Some of the daily emails that we get at SaunaCloud ask about the difference between a sauna and spas. Some people seem to use the word interchangeably while not understanding the major differences. A sauna is a small room, usually designed as a place where someone can go to experience either wet or dry heat sessions. Saunas can be targeted for either recreational or therapeutic use.
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A spa, or a hot tub, is a heated pool of water used for relaxation, soaking, hydrotherapy and/or massage. Both the sauna and the spa promote health and wellness but are far different things.
Saunas can either be wet or dry. Spas are always wet.
Wet saunas, also called steam saunas, are kept at moderately high temperatures and actually don’t feel quite as hot as very high dry saunas. This is because the water molecules floating in the air cool the skin, making the body able to withstand very high heat. Temperatures in a steam sauna can range from 100 degrees F to 125 degrees F. Conversely, dry saunas are operated at a very high temperature, upwards to 200 degrees F. This is possible due to the zero moisture level within the cabin, so the air temperature can rise very quickly. Higher temperatures produce greater sweating, thus better results, when seeking detoxification, relaxation, stress reduction and sleep benefits.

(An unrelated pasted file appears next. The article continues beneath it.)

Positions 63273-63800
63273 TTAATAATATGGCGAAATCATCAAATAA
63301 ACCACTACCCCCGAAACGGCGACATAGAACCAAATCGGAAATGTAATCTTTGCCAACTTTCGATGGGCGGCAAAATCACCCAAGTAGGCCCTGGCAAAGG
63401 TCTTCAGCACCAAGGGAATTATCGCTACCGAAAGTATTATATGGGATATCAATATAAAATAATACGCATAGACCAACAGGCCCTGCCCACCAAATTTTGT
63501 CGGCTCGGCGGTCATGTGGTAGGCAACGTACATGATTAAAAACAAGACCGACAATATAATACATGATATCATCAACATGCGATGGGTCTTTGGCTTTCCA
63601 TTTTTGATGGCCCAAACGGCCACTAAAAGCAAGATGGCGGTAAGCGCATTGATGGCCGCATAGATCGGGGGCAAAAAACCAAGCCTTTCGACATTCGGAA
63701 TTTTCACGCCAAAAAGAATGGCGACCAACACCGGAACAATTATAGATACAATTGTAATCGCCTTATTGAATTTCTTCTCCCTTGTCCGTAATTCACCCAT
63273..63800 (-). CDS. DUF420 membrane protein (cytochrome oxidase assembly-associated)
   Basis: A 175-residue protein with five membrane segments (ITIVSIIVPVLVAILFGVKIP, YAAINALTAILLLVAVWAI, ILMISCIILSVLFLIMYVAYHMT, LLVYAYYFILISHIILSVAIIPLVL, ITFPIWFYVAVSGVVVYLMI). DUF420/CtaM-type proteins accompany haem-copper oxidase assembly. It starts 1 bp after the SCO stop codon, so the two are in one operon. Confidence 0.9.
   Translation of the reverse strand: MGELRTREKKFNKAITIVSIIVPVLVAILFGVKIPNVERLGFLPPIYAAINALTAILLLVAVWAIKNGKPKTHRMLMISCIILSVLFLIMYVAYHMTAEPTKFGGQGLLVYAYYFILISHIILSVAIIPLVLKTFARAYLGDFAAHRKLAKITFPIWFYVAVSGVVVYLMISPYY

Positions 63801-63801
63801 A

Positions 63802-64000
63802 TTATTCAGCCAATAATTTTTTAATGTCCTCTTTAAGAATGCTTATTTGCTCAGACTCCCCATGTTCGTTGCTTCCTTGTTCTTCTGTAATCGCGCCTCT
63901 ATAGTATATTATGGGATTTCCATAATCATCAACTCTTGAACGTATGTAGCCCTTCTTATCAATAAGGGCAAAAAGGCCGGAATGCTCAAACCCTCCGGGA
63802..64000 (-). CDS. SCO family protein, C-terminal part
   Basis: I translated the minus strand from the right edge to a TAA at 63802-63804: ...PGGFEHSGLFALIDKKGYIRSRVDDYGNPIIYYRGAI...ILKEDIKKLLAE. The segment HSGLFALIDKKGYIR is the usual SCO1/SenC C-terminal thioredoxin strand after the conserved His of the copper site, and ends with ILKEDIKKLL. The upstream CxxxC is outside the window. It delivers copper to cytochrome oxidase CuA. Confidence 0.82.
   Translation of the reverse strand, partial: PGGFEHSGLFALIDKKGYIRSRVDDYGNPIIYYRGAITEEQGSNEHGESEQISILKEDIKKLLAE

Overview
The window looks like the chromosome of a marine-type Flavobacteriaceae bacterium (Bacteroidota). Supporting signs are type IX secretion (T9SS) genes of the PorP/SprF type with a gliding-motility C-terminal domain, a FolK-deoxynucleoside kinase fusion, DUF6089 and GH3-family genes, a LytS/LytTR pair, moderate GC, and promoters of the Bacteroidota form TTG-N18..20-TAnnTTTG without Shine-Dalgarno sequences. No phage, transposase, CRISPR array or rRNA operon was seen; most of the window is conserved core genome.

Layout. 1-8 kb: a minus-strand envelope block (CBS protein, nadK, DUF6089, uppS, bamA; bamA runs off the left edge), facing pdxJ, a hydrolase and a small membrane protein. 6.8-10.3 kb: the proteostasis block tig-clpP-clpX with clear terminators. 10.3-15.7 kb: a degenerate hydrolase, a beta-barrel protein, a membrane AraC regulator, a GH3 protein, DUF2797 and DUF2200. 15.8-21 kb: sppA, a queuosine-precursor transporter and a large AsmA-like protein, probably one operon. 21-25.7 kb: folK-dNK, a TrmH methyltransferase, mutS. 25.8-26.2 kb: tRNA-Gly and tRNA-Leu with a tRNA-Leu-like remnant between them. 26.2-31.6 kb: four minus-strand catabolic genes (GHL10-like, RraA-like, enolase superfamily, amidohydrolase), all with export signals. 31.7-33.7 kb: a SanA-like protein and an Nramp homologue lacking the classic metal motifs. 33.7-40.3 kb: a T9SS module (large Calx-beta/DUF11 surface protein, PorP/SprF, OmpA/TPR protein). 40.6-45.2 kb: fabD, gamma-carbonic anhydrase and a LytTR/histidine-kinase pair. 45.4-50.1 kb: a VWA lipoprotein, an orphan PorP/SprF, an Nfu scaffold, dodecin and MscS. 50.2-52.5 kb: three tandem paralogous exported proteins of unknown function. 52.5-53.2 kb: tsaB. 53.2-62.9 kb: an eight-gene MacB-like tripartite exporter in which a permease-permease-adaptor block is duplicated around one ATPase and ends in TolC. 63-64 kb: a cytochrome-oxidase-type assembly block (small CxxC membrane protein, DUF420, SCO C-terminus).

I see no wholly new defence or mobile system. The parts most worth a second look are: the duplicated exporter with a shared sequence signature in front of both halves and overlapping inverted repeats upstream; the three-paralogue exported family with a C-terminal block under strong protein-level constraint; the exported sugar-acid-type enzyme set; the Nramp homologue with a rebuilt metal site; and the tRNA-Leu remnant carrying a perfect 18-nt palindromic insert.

Steam Saunas Range from 100 – 125°F Whereas Dry, Traditional Saunas Range from 160 – 200°F. Infrared Saunas Range from 110 – 140°F.
SaunaCloud exclusively sells infrared saunas which produce heat through thermal radiation heaters, (using a combination carbon and ceramic elements), that range in temperature from 120 degrees°F to 157 degrees°F. These saunas heat the body directly (instead of heating the air then the body), thus raising the core body temperature. This results in the body receiving many health benefits associated with infrared heat. Additionally, because the temperature is much lower than a traditional dry sauna, it is a more much more comfortable thermal heat. The sweat is also much deeper as the core body temperature is higher. You are also able to sustain this sweat for a longer period of time.
I recently took a 30 minute traditional dry sauna at my gym. If you would like you can read about my traditional sauna session here.
As opposed to infrared saunas, traditional rock saunas heat the air utilizing heated water turned into steam. For hundreds of years this was the conventional method in terms of gaining the benefits from a good sweat. However, heated steam can be unbearable (as I found in my traditional sauna session) and even very tiring to others. Thus, people tend to use them less frequently. Infrared light is much more tolerable, even for a first time user; it also provides more benefits than the traditional sauna as it can be used more consistently. The more you sweat the better!
Whether a wet sauna, dry sauna, hot tub or spa, heating the body produces a sweat and is great all the way around. At SaunaCloud we believe the use of infrared heat to be the most productive in terms of raising core body temperature and actually doing it everyday. When this happens all sorts of wonderful health benefits are to be had.